I finally gave up as there are just too many. We hang out with farmers that hardly have enought food to feed their families, mayors and police officals and all classes in between. What I do notice is a sense of happiness in all the classes that money just can’t buy. Maybe that is one of the reasons I stay here and refuse to return to the states where everyone is in deep debt and the motto of life is “he who dies with the most toys wins.”

    My wife, child, and I are waiting for about four more years for my US social security to begin. Until then, we are living on only aprox $163.00–(one hundred sixty three dollars-US) per month.

    We have to be careful for sure. But our 2nd grade daughter is able to attend a private school, we eat very well, want for nothing, and quite probably spend a little too much money and the new Ayala Marquee Mall in Angeles city from time to time.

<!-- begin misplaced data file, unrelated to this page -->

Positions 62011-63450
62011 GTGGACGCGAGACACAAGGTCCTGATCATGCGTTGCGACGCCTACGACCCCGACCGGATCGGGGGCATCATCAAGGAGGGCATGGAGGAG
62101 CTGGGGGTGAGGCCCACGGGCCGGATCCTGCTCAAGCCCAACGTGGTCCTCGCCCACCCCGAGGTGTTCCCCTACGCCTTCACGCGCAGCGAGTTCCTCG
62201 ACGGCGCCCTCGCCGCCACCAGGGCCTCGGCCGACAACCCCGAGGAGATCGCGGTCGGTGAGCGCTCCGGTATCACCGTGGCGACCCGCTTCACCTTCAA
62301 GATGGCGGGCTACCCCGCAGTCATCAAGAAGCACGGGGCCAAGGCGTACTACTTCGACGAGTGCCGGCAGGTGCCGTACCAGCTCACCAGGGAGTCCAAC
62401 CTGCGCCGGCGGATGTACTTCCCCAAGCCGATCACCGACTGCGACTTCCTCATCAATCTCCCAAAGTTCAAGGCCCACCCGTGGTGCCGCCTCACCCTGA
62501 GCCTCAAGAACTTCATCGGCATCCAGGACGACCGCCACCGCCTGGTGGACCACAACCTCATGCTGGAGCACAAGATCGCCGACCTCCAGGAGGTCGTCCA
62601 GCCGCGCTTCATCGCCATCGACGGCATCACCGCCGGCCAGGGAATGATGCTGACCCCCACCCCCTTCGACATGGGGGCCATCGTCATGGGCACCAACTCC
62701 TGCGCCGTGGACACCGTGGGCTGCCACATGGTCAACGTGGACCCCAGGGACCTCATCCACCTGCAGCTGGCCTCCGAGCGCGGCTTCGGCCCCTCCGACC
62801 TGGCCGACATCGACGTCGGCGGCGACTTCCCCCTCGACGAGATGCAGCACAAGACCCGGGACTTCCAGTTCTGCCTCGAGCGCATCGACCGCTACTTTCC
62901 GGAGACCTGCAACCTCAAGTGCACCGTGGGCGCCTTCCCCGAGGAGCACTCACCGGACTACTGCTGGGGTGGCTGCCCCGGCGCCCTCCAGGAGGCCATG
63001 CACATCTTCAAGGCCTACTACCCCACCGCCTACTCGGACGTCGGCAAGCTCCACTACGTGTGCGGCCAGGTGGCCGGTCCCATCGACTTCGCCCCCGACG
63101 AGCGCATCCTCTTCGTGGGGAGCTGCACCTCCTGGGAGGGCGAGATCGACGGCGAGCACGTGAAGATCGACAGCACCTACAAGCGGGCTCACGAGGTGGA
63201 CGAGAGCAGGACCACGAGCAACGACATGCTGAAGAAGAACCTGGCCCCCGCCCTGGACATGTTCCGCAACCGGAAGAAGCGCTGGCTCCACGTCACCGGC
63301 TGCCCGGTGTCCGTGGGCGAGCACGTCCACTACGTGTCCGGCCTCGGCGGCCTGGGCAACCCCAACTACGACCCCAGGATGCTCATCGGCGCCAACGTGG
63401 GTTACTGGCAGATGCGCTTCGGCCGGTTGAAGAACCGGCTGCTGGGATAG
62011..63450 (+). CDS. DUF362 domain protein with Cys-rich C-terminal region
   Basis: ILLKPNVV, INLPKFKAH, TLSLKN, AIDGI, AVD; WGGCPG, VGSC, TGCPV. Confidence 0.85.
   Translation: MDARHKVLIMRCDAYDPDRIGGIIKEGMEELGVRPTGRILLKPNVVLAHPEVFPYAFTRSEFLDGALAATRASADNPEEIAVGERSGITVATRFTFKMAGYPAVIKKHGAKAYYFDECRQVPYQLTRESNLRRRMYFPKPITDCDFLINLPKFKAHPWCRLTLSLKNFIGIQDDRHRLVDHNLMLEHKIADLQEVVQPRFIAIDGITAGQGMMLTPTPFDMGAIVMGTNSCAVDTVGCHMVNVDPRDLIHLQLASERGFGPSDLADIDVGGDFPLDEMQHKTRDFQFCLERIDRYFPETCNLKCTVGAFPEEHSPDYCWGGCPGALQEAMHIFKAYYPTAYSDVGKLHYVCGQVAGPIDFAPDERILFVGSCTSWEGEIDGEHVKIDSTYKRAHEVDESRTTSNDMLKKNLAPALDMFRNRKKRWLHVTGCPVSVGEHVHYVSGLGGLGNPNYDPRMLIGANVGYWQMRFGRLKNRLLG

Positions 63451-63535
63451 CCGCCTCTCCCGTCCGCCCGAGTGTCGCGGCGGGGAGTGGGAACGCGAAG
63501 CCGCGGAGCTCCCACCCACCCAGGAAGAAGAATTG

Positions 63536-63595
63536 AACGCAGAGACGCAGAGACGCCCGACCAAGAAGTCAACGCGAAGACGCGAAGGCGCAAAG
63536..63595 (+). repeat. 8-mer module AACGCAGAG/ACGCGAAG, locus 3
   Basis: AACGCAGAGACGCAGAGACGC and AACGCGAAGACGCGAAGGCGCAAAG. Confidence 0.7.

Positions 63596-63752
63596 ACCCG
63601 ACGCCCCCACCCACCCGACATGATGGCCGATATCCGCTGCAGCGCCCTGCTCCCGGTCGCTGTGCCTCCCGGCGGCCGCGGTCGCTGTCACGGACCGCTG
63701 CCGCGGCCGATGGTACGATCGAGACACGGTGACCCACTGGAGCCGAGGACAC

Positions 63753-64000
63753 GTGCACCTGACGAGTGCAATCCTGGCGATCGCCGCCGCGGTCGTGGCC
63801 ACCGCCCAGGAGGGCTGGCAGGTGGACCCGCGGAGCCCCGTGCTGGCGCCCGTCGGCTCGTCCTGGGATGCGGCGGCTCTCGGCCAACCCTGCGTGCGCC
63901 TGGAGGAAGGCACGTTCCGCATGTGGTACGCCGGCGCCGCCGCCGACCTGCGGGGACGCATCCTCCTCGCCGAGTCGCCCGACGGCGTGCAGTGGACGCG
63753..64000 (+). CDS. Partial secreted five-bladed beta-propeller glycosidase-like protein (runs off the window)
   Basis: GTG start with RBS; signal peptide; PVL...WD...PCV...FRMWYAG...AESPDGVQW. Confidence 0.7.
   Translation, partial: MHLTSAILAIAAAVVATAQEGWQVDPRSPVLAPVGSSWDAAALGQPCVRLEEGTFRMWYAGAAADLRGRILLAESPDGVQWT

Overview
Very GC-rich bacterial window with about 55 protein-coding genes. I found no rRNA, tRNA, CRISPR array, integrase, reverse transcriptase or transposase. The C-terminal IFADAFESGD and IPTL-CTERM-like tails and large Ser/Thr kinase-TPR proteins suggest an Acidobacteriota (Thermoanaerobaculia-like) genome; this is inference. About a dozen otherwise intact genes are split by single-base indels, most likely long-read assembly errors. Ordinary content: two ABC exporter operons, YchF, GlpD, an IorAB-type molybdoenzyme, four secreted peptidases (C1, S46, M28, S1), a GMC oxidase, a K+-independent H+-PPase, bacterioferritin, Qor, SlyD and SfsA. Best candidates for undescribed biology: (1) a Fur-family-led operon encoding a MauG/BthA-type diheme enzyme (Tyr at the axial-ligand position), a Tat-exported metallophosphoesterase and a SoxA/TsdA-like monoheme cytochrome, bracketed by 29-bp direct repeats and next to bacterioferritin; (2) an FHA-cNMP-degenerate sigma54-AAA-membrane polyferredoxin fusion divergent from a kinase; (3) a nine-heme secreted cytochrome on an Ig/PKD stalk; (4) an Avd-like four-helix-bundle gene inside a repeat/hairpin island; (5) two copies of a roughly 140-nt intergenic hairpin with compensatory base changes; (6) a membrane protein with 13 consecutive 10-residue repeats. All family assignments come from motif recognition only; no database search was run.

But unlike living in the states, we have no real debt either. Our only bill other than utilities and internet are our soon to end monthly payments on our new 155cc motorcycle.

    As I have mentioned to Bruce in the past, our living standards are quite low to keep our cost of living down. That way we are able to travel as we please and truly enjoy life.

    Just takes a bit of getting use to. Our home is paid for but is located in a Mt Pinatubo resettlement. No air conditioning and the roof of the house is metal like on a farm chicken coup.